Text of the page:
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Picasso and Chicago

Pablo Picasso.

Pablo Picasso. "The Red Armchair", 1931 - Gift of Mr. and Mrs. Daniel Saidenberg. © Estate of Pablo Picasso / Artists Rights Society (ARS), New York

The Art Institute of Chicago is pleased to present a major exhibition that will celebrate its exceptional holdings of works by artist Pablo Picasso (1881–1973). Over 250 of the finest examples of the Art Institute’s extraordinary collection of Picasso’s paintings, sculpture, prints, and drawings will be on display. The exhibition will coincide with the centennial of the Armory Show at the Art Institute, the first major exhibition of avant-garde European art presented in the United States and the first time Picasso’s works were displayed in an American museum. The exhibition will be the first major Picasso exhibition organized by the Art Institute in almost 30 years.

The museum began its collection of works by Picasso in the early 1920s with two figural drawings (Seated Male Nude and Sketches of a Young Woman and a Man, 1905 and 1904/05, respectively), and in 1926 welcomed Old Guitarist (late 1903–early 1904) as a generous gift of Frederic Clay and Helen Birch Bartlett. Over time, the collection has expanded to include paintings such as the classically inspired Mother and Child (1921) as well as landmark sculptures including the cubist Head of a Woman (Fernande) (1909). In addition, the museum boasts an exceptional collection of works on paper that include the monumental Woman Washing Her Feet (1944) and impressions of his most iconic works such as The Frugal Meal (1904), one of only three examples of the famous Blue Period etching actually printed in blue ink. The exhibition will provide viewers a rare opportunity to chart Picasso’s wide-ranging interests and explorations.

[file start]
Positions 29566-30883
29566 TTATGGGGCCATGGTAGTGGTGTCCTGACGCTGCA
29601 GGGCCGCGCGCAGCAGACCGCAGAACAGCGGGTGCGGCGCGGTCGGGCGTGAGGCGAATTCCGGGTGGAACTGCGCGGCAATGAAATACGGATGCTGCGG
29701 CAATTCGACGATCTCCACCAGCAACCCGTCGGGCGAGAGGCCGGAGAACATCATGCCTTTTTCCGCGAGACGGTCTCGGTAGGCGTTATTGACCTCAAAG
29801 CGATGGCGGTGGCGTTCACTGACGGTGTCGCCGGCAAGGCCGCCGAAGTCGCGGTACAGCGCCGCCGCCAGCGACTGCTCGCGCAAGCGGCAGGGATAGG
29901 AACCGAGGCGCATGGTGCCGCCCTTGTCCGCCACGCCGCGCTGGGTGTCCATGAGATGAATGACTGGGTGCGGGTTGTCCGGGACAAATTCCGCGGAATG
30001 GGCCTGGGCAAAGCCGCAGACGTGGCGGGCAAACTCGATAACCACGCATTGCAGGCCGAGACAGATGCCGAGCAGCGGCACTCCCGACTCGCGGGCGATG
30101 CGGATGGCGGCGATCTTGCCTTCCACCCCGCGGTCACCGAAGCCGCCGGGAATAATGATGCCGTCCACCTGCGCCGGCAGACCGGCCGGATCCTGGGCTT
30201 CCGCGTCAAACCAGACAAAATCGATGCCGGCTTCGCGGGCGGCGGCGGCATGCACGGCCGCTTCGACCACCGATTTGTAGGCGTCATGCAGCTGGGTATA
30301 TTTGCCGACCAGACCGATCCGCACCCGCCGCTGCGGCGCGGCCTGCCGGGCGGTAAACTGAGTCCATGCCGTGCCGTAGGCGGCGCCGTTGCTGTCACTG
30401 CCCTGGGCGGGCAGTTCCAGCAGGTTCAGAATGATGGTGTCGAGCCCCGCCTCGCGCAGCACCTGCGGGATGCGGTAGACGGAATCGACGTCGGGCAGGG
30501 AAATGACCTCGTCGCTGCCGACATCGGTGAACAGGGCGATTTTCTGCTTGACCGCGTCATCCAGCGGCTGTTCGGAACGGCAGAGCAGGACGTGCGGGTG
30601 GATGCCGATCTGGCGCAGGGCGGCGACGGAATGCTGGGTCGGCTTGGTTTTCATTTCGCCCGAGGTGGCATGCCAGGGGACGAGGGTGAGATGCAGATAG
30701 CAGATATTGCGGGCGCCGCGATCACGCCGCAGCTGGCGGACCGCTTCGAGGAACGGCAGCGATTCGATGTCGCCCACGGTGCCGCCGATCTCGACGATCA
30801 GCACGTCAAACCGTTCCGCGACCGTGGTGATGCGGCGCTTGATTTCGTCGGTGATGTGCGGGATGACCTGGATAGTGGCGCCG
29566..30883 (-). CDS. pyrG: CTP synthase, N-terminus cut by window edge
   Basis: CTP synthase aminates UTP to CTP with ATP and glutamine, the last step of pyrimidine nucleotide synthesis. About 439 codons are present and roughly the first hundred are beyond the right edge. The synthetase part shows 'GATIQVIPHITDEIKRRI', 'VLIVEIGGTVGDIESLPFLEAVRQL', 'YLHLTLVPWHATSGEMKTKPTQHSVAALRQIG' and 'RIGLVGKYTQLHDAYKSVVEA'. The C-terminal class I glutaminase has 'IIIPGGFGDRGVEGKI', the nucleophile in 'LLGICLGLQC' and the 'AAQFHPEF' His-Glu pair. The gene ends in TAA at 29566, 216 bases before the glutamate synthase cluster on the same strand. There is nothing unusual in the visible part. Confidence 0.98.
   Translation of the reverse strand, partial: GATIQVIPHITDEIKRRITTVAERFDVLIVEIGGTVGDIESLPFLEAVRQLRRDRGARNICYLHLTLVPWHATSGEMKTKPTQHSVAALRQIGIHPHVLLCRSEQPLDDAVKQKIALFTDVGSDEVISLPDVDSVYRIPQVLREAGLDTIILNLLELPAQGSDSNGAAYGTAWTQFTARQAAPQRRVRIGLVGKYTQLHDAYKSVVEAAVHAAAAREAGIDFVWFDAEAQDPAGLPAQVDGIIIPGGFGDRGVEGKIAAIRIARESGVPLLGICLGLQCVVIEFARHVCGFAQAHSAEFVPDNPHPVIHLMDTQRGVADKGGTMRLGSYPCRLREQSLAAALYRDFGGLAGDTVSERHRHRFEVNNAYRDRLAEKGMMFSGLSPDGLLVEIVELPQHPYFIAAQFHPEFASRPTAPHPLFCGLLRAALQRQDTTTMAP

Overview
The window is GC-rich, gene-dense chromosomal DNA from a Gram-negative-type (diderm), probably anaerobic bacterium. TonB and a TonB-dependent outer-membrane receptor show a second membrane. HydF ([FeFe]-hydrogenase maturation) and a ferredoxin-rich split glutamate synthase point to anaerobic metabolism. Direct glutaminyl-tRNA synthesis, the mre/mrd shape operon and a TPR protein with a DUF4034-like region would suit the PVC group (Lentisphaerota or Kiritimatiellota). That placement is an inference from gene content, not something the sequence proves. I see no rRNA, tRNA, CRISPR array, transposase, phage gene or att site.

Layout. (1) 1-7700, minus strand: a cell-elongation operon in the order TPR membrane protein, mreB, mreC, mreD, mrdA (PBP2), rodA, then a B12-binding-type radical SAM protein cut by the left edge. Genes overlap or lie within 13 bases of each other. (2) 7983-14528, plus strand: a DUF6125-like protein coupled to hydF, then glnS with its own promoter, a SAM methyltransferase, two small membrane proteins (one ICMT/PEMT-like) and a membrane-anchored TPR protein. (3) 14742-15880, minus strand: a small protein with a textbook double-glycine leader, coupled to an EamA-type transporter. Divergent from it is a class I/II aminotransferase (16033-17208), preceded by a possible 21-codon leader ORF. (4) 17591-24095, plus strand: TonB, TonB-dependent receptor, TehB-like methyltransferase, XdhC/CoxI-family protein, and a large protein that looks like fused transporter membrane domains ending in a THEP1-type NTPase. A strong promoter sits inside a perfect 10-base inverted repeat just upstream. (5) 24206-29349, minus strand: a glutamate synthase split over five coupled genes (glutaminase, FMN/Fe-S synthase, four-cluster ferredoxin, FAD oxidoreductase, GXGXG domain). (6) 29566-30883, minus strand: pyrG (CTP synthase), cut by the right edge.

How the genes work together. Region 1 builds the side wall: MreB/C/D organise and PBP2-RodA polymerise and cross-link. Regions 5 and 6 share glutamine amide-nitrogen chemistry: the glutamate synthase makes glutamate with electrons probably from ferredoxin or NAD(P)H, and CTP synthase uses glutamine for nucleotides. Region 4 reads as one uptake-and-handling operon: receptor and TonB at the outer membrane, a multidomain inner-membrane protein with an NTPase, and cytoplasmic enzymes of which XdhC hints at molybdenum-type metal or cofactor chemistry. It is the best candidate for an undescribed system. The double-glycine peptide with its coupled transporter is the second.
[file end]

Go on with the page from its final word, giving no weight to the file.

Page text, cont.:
The presentation will not only survey Picasso’s extensive material experimentations, but also subjects that are emblematic of the artist, including the emotive individuals of his Blue and Rose periods, the faceted faces and still-life objects of his Cubist years, the monumental personages from his post–World War II production, and his specific contributions to the city of Chicago. Special presentations on the themes and influences of the artist will be showcased throughout the museum’s encyclopedic collection, allowing visitors to explore the broad and enduring impact of the eminent artist.